• MealsBreakfast, Lunch and Dinner
  • Max. Altitude2900m

Our destination for the day is Geon Damji. It is an uphill climb after Gasa Tsachu. The trail also passes through pine and oak forests. We then walk past a few villages and wheat fields to arrive at Geon Damji. Along the way, we get to see the fantastic views of Gasa Dzong.

  • AccommodationTented Camp
  • MealsBreakfast, Lunch and Dinner
  • Max. Altitude2,280m

Today we descend to Tashithang. It is a pleasant walk through natural agriculture benches just above Mochu, then the path opens up to a gorge filled with banana trees, and many other tropical vegetations. This area is the habitat of monkeys and other different animals.

  • AccommodationTented Camp
  • MealsBreakfast, Lunch and Dinner
  • Max. Altitude1,700m

Our trek comes to an end today. We walk for a short distance to Khuruthang, a small town 4km to the south of Punakha. Then, we board a vehicle that takes us to Punakha. While at Punakha we visit the Punakha Dzong located at the confluence of rivers Mo Chu and Pho Chu . It is the second-largest and second-oldest Dzong in Bhutan. In the late afternoon, we again board a private vehicle to Thimphu which takes around 2 and a half hours.

  • AccommodationHotel
  • MealsBreakfast, Lunch and Dinner
  • Max. Altitude1200m

Today we go on a sightseeing tour around Thimphu. We visit Memorial Chorten built in the honor of third King, Jigme Dorji Wangchuck, in 1974. Next, we explore the National Library where ancient manuscripts are stored. Also, we stroll around the Craft Bazaar where local artists have their art on display. Another attraction of Thimphu is Tashichho Dzong, a fortress, and monastery which serves as the seat of Dharma Raja (head of Bhutan’s civil government) After sightseeing, drive to Paro.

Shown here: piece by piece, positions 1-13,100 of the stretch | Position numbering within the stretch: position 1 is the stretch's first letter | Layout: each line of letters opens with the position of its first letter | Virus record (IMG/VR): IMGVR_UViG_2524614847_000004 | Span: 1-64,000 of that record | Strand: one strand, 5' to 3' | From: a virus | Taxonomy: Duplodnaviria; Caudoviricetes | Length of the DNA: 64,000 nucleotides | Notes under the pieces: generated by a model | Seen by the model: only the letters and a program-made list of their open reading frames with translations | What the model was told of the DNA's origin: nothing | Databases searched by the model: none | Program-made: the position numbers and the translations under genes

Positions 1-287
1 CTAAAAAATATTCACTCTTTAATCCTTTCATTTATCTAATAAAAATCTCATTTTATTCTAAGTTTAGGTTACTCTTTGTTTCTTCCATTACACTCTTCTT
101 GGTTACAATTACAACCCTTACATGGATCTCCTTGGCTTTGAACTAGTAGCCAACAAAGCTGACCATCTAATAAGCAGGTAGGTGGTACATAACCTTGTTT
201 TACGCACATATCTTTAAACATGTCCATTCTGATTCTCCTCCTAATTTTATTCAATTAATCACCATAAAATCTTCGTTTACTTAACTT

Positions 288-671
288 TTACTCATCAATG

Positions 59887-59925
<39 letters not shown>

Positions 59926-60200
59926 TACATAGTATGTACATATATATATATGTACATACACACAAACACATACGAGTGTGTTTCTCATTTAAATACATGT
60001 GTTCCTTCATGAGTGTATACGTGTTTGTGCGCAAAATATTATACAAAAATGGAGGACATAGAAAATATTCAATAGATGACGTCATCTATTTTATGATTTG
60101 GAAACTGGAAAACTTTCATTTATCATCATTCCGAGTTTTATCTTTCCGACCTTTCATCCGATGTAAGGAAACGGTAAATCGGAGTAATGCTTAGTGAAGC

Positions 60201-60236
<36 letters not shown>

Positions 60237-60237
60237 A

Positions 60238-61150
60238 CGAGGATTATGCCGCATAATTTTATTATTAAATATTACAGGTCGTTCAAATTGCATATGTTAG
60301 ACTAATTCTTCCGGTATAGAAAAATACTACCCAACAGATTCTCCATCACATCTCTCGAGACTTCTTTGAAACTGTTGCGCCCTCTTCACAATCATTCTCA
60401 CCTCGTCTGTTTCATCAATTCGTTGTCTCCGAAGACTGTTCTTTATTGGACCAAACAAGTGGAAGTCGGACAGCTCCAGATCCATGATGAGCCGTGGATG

• AccommodationHotel
  • MealsBreakfast, Lunch and Dinner
  • Max. Altitude2,250m/7,382f

Today concludes our Laya Gasa Trekking. A representative from Adventure Club Trek for Bhutan will drop you off at the airport according to your flight schedule.

  • MealsBreakfast

Note: Your safety is of the utmost concern while traveling with Adventure Club Trek. We will make every effort possible to follow the original itinerary, but we reserve the right to change that itinerary if a segment of it becomes a safety issue. Certain mountain regions are remote, natural disasters can happen, weather conditions can decline, and illnesses or an injury can occur. To avoid dangerous situations, we may occasionally change the itinerary to ensure everyone’s safety. That being said, Adventure Club Trek will strive to provide you with the best possible trekking experience and keep your safety our number one priority. We thank you for your understanding.

Cost Details

Price Includes

  • All arrival and departure transfers in a private tourist vehicle.
  • Full board meals with tea/coffee and snacks - for the duration of your stay.
  • Bhutan visa fees and processing assistance.
  • Drinking water
  • Government-approved A and B category hotels on a twin-shared basis.
  • Tented camp during trekking on a twin-shared basis.
  • Transportation in a comfortable private vehicle(s).
  • Experienced English-speaking guides and local staff.
  • Trekking equipment like sleeping bags, dining tents, kitchen tents, toilet tents, mattresses, etc.
  • Trekking cooks and trek assistants.
  • Porter services for trekking.
  • All applicable Bhutanese government taxes/royalties and Company services charges.

Price Excludes

  • Nepal Entry Visa fees - at present $30 for 15 days, and  US$ 50 for 30 days.
  • Airfare for international flights to and from Bhutan
  • All city tours with permits, and entrance fees for museums and monuments.
  • Items of a personal nature (personal gear, telephone calls, beverages, internet, laundry)
  • Travel and Medical/Evacuation Insurance
  • Tips and gratitude provided to staff.
  • Any services in Kathmandu/Nepal (hotels, transport, etc)

Useful Info

Visa Information

Indian, Bangladeshis, and Maldivian nationals can obtain a visa at the port of entry by producing a valid passport with a minimum of 6 months validity (Indian nationals may also use their Voters Identity Card (VIC). For other tourists, you will need to acquire visa clearance in advance. Visas are processed through an online system by your licensed Bhutanese tour operator, directly or through a foreign travel agent. Tourists must also book their holiday through a Bhutanese tour operator or one of their international partners. The tour operator will take care of Visa arrangements for visitors.